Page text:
An Analysis of the Effects of Water Chemistry on Diatom Ecology Over Time in the American Upper Midwest — The Independent Study project of Richard Torres (’23)

Editor’s Note: Independent Study (IS) at The College of Wooster is a three-course series required of every student before graduation. Earth Sciences students typically begin in the second semester of their junior years with project identification, literature review, and a thesis essentially setting out the hypotheses and parameters of the work. Most students do fieldwork or lab work to collect data, and then spend their senior years finishing extensive Senior I.S. theses. Richard Torres was advised by Mark Wilson (me!). The following is his thesis abstract —

In this study, I investigated changes in diatom population composition in relation to water chemistry in North American Upper Midwest lakes over the past three decades. I collected diatom samples from several lakes (Ohio, Minnesota, Wisconsin, North and South Dakota) using sediment cores and sediment traps. I observed an increase in the average diversity of diatoms over the three decades, but no significant similarity between the diversities of the lakes. I calculated the dissimilarity of the populations through Bray-Curtis Dissimilarity, finding it to be moderate to high between the lakes through time, with an average dissimilarity of 70 percent, which indicates a high difference between the population makeups between the lakes, past and present.

To analyze how diatom assemblages shifted regarding changes in water chemistry and other environmental factors, I used both bivariate correlation on diversity and general linear models with repeated measures on diatom population composition. From this analysis, I found that pH has a stronger effect and specific conductivity has a weaker effect on diatom diversity when compared to three decades ago. On individual genera, pH and water clarity did not have a significant effect on diatom assemblages, while total dissolved solids did. Moreover, individual genera were less influenced by specific conductivity than they were three decades ago. When analyzing modern diatom assemblages in relation to water chemistry, I found that pH, oxidation-reduction potential, specific conductivity, salinity, total dissolved solids, and water density all had significant effects.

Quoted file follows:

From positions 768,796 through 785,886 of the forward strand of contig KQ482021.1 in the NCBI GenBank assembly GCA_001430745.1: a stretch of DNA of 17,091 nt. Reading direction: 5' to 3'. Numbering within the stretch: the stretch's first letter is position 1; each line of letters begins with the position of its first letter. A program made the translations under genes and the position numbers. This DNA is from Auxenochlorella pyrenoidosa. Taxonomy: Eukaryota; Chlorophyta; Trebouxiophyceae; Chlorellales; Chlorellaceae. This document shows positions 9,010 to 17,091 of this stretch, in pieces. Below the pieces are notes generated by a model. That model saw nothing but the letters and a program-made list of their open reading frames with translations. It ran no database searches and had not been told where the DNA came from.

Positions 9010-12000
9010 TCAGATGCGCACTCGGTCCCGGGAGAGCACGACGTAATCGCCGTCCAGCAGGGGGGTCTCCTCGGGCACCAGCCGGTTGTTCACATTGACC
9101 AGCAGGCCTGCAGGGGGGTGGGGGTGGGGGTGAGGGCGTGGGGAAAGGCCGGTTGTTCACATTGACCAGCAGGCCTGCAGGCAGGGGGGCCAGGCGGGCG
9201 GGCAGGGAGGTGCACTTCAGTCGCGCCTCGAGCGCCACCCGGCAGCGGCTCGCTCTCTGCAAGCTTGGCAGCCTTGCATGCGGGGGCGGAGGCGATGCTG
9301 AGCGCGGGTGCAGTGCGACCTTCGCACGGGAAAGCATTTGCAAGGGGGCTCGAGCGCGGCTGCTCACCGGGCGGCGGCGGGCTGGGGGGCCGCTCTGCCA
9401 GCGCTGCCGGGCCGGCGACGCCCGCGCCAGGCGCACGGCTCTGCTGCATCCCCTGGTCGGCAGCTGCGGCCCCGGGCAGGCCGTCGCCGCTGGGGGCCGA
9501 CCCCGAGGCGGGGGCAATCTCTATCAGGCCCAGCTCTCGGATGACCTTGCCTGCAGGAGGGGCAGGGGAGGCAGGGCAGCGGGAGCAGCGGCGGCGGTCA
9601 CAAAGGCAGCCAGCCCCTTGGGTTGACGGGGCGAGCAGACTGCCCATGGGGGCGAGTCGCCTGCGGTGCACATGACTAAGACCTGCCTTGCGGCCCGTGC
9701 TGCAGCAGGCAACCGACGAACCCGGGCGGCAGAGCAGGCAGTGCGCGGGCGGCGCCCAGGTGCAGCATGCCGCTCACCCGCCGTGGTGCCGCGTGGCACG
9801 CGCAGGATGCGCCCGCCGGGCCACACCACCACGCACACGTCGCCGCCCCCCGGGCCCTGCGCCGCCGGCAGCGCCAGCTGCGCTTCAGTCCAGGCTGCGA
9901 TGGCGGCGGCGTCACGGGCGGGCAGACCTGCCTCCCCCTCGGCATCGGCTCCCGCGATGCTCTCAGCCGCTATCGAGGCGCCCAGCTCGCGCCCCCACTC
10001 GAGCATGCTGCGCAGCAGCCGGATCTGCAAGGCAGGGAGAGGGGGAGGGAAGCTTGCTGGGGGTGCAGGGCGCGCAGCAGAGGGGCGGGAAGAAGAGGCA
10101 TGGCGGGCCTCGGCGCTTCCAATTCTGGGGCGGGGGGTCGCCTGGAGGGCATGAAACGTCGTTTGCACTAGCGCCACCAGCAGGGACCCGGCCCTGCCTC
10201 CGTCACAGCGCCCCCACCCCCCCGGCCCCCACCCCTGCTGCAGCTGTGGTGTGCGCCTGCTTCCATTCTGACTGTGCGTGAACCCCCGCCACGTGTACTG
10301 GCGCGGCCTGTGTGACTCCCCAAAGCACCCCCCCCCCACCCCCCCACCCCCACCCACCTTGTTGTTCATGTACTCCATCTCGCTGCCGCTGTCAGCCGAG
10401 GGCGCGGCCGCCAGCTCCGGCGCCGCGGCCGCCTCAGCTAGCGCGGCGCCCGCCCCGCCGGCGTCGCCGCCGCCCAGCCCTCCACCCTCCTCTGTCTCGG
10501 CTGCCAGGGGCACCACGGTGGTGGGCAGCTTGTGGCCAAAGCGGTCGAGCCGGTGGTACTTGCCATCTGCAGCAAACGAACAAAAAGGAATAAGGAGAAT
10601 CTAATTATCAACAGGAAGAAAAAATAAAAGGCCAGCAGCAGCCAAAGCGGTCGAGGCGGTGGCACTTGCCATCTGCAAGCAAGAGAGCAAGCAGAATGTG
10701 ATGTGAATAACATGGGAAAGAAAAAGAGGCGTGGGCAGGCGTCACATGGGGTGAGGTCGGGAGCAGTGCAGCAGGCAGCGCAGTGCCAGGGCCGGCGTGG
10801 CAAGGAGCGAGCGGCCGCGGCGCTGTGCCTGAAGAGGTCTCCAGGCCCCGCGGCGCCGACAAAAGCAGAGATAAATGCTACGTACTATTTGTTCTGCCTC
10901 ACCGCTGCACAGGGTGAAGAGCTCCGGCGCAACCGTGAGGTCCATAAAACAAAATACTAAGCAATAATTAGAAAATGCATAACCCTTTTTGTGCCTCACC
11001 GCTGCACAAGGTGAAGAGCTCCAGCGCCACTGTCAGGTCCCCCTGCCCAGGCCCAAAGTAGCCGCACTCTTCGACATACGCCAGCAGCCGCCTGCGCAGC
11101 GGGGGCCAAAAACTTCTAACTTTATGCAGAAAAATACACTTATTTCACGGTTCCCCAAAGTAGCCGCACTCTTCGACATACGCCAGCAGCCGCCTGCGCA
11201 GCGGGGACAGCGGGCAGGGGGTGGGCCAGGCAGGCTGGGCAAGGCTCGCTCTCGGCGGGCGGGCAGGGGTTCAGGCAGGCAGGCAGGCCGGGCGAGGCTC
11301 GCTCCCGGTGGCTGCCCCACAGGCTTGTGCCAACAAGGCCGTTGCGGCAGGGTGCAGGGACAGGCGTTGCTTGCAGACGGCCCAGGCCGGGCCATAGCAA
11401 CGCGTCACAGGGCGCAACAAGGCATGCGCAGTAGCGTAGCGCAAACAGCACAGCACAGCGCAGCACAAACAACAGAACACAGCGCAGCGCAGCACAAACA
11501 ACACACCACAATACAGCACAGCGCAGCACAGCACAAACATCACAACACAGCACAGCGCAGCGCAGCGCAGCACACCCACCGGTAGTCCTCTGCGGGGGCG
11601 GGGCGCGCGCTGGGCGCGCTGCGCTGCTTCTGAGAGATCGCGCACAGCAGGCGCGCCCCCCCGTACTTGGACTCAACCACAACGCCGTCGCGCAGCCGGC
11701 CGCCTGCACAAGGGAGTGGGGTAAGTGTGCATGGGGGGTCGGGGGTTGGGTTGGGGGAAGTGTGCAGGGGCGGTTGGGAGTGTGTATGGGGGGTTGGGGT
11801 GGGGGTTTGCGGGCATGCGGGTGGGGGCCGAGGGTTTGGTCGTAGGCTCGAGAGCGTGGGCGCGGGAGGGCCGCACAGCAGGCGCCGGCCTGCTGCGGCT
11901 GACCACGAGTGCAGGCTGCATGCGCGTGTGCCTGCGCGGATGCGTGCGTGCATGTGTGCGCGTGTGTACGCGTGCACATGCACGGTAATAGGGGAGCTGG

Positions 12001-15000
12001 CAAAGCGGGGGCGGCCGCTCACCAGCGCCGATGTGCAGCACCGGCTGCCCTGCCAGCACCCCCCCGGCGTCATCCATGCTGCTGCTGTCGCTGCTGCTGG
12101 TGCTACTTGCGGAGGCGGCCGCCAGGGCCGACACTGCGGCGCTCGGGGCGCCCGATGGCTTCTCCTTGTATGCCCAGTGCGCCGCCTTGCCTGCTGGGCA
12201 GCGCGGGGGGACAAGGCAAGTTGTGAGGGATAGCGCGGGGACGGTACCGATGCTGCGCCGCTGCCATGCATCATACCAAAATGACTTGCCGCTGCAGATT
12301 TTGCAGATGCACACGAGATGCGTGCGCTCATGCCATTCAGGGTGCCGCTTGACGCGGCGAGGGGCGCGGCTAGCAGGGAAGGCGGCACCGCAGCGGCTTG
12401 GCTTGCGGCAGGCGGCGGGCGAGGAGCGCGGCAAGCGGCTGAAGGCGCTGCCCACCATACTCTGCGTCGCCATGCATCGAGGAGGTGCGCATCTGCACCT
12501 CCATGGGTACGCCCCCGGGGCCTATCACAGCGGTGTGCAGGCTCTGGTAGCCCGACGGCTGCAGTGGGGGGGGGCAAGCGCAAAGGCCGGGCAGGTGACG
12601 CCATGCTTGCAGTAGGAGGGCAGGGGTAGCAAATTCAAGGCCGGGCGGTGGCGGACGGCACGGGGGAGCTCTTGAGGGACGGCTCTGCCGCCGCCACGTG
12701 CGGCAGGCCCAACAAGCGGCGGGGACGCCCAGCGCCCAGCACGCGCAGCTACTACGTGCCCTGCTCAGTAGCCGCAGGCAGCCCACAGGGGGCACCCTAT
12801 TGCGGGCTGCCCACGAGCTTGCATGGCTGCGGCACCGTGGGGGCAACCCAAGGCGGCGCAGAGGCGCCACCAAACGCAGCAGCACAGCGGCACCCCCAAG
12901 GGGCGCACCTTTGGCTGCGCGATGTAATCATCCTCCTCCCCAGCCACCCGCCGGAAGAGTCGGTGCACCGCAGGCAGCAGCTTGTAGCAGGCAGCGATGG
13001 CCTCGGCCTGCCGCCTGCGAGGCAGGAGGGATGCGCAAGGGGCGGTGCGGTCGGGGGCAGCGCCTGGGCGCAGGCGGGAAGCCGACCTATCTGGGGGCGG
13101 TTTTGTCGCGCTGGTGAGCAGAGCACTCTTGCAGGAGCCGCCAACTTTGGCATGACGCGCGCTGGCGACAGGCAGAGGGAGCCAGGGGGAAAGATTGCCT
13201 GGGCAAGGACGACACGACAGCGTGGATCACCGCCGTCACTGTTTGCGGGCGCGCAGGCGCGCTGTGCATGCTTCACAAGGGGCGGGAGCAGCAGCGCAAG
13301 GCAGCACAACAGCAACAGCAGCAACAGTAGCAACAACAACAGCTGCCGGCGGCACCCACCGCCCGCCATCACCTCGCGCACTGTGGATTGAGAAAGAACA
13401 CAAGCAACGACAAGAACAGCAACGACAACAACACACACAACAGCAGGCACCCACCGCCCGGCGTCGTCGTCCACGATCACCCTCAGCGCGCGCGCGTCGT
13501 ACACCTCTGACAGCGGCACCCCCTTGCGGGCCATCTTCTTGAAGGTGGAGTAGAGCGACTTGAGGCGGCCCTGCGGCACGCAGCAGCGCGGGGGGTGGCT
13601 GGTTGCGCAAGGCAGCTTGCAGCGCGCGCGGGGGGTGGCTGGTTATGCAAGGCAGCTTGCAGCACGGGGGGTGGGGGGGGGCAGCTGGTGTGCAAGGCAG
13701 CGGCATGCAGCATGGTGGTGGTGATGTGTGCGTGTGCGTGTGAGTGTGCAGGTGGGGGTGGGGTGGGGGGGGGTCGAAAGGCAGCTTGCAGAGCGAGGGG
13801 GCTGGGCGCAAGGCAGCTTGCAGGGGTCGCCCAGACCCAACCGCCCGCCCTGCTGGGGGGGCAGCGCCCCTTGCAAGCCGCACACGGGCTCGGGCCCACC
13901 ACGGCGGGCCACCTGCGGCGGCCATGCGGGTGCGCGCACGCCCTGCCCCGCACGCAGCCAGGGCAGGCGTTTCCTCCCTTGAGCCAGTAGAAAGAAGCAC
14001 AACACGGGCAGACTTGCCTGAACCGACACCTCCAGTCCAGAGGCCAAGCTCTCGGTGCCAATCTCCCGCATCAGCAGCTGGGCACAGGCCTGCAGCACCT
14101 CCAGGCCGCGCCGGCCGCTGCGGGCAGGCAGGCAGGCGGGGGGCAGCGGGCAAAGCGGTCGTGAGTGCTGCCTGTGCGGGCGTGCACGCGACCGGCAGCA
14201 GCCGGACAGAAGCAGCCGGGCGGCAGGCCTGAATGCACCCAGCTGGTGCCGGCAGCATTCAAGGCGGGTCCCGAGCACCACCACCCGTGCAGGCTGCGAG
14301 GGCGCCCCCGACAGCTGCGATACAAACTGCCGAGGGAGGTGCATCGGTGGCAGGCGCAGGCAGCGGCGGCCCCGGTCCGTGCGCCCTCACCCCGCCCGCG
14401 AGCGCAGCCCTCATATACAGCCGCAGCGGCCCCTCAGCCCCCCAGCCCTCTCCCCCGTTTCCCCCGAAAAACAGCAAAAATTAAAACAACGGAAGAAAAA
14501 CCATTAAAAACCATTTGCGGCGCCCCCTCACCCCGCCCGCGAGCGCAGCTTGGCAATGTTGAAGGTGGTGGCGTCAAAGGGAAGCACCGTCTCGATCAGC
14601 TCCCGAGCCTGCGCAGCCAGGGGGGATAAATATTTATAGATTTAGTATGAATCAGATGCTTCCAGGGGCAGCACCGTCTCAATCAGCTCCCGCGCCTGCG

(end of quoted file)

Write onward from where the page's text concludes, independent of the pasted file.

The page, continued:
There were potential difficulties and sources of error in this study. For instance, I used a smaller number of diatoms than recommended in other studies, and there were difficulties in identifying certain genera. Survivor bias was also possible, where the diatoms studied might not be representative of the lakes’ populations as some might have been destroyed between life and being mounted on the slide, by predation, silica dissolution, and fragmentation during centrifuging, among other hazards. This study holds implications for lacustrine resource management and climate reconstruction, as there is little to no research regarding changes to diatom ecology in the American Midwest in the past 20 years, furthermore, no research has been done looking at the effects of water density on diatoms. Further research is needed to better understand diatom’s complex interactions with their environment.

About Mark Wilson

Mark Wilson is a Professor of Geology at The College of Wooster. He specializes in invertebrate paleontology, carbonate sedimentology, and stratigraphy. He also is an expert on pseudoscience, especially creationism.
This entry was posted in Uncategorized and tagged , . Bookmark the permalink.

Leave a Reply

Your email address will not be published. Required fields are marked *

This site uses Akismet to reduce spam. Learn how your comment data is processed.